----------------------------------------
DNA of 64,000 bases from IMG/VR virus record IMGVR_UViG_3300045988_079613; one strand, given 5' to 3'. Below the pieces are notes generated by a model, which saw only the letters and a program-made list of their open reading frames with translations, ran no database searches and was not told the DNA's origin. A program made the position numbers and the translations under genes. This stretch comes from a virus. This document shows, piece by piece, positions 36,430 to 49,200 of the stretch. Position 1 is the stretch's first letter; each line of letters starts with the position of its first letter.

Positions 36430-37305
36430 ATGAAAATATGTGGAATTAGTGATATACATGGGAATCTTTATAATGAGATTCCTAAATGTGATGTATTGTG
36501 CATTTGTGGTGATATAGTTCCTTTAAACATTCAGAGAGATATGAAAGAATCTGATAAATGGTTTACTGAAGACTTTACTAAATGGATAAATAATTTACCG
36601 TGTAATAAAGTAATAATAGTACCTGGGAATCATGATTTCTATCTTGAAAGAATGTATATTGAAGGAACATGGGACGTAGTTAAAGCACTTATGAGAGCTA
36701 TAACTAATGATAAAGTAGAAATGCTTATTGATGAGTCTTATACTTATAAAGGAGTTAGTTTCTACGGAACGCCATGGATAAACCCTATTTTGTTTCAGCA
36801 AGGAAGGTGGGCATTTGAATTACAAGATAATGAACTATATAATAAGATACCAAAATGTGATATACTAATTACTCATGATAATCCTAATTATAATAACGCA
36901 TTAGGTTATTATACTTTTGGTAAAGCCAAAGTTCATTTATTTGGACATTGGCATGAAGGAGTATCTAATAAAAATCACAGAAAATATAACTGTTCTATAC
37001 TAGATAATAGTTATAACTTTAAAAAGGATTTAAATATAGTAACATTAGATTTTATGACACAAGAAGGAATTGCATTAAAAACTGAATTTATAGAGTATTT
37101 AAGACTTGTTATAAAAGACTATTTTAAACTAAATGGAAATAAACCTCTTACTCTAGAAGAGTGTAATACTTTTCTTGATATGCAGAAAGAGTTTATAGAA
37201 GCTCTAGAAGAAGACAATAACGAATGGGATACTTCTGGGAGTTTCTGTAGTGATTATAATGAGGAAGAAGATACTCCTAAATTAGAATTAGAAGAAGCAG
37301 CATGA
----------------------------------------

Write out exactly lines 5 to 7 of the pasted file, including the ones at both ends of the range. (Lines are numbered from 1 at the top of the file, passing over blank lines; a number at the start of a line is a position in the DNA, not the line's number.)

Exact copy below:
36601 TGTAATAAAGTAATAATAGTACCTGGGAATCATGATTTCTATCTTGAAAGAATGTATATTGAAGGAACATGGGACGTAGTTAAAGCACTTATGAGAGCTA
36701 TAACTAATGATAAAGTAGAAATGCTTATTGATGAGTCTTATACTTATAAAGGAGTTAGTTTCTACGGAACGCCATGGATAAACCCTATTTTGTTTCAGCA
36801 AGGAAGGTGGGCATTTGAATTACAAGATAATGAACTATATAATAAGATACCAAAATGTGATATACTAATTACTCATGATAATCCTAATTATAATAACGCA